Practically every time I see a car commercial (which thankfully I usually can DVR past at high speed- Praise The Lord- or Directv), the way the vehicle is being driven is either unrealistic or dangerous. High speed, lots of noise, empty streets, getting away, really winding roads, etc. Not at all how people drive 99.9% of the time
Auto reviewers are pretty consistent also, with their constant pitch for more horsepower, crying about the little 2.0 liter engines, compared to the much better 2.5 liter, etc. Know what I mean? The major criteria given for a bad review is often that a car is not fun to drive. Really, do most people want a fun to drive car, vs one that handles safely and gets good mileage and is reliable? Sure, it would be nice to get everything, but if a car is not dangerous, how about toning down the 'fun to drive' requirement?
I think most of the magazine and newspaper writers have lost sight of what a vehicle like a Ford Explorer or even the F150 really costs to drive. My neighbor sold his F150 (1 year old) because he couldn't stand getting 12-15 MPG and spending a hundred dollar bill to drive between Myrtle Beach SC and Ashville NC , One Way! 300 miles! Seriously! He now drives a Ford Focus Titanium hatch, and gets very good mileage. Oh, it is roomy, and fun to drive, and good looking.
Bigger, faster, bigger, faster, and on and on. Wow, what a rat race! Most car magazines pay little to no attention to fuel efficient vehicles, and constantly push the faster vehicles, larger engines and improved handling. Rarely even a mention of the positive trade off with a smaller engine and better mileage. To get good info about hybrids or electric vehicles you have to turn to other sources such as Autoblog Green or Green Car Reports. It’s as if the ‘regular’ magazines don’t want to consider alternatives to any significant degree.
It's as if there is no reason to even consider that much of America could benefit from the considerable savings in gas that are possible with hybrids. And really, isn’t there too much room in these giant vehicles for the usual one person who is in them? If they moved a lot of people and gear AND got decent mileage that would be different. Sure, car manufacturers make more profit with the larger vehicles, but do WE need them? Are we seeing enough information about what is really the more economical method of transporting ourselves?
Note also how the cars often look and drive. The Prius, and the horrible Honda copy of the Prius. Not very attractive, or quiet or good handling vehicles. The Lexus hatch/wagon thingy that is too small to be practical and does not get good mileage. The Prius has become the standard for hybrids, but most people don’t want to drive a car with that many compromises just to gain good mileage. Toyota is finally acknowledging that and also should be commended for their commitment to hybrid/electric technology. The Camry and Avalon are both excellent hybrids.
The half-hearted attempt to make a "mild hybrid" which is disappointing on its face. . The mild hybrids are often easily beaten by regular gas engine vehicles, so what's the point? Those types only end up giving real hybrids a bad name.
U.S. News and World Report has a ranking of hybrids. Here is how they rank from best to not best: Fusion, Hyundai Sonata, Camry, Prius V, Prius, Prius C, Chevy Volt, Ford C-Max, and more.. The Volt is of course not the same as the rest, and in fact costs a lot more also. They seem to be getting the idea that normal sized sedans are the future, and that's a positive thing. There seems to be an emphasis on practicality, at least from this source. Honda makes a great Civic hybrid and now is making an Accord Hybrid. Good on em! Another sedan that is practical and good looking.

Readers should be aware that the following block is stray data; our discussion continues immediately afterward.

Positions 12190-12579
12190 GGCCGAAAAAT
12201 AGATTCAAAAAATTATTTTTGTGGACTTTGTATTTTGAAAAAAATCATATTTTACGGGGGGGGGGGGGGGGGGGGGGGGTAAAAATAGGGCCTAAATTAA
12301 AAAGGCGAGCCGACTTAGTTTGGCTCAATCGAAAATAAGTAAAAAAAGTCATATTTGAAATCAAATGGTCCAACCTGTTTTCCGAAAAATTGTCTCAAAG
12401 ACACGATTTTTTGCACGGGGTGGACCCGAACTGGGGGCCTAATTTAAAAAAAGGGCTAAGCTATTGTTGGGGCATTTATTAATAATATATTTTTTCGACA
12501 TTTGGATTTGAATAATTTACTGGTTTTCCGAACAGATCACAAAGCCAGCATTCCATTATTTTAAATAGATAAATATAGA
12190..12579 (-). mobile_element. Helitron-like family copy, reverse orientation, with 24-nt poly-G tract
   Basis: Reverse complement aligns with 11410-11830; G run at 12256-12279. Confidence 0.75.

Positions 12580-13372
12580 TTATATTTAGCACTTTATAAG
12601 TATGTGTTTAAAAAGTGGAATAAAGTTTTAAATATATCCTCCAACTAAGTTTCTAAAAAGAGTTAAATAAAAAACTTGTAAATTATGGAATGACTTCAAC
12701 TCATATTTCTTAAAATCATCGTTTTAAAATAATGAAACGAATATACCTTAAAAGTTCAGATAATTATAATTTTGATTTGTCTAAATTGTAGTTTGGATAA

The mileage figures given by the EPA are designed to be unrealistic, and thus they tell people that hybrids aren't what they appear to be. Naturally car manufacturers are going to try and tailor their cars to get the highest EPA figures, while knowingly being untruthful. Of course they then draw attention to their hybrids in a negative way, which seems counter intuitive.
Here's a Quote from Autogreen about the Ford Focus Electric:
In editor-speak, Ford may have buried the lead here. The US automaker, which sells the Fusion Energi and C-Max Energi Plug-in Hybrids as well as the Ford Focus Electric, was looking to get some press by letting the world know that drivers of its four production plug-in models put on 203,000 miles of electric-only miles a day, or the equivalent of eight trips around the earth. Which is all fine and good, but what we found more interesting is how quickly those plug-in drivers are learning to take advantage of their non-traditional drivetrain technology. Ford says that, while one in five trips by a new Ford plug-in hybrid driver is all-electric, that number rises to about one in three after six months of ownership. That's because the driver gets the hang of the car's all-electric range and begins to manipulate trips without having to dip into the gas tank. Collecting data through the MyFordMobile app, the company estimates that a plug-in vehicle driver takes an average of four trips between charges, and that the driver recharges the vehicle almost once a day. With the introduction of the two plug-in hybrid models this year, Ford has sold 7,352 plug-in vehicles through August. Through August of last year, Ford sold just 169 Focus Electrics. The figures for hybrids are even much more amazing.
To end on a (hopefully) positive note- The world of hybrids is changing, as can be seen by the U.S. News list. Toyota, Ford, Honda, and Hyundai- all are doing great things with hybrids. Content, handling, technology attractiveness, and more, are drawing folks to look at hybrids.
I know I'm preaching to the choir here, but just needed to get if off my pea-pickin’ mind. Thanks for reading.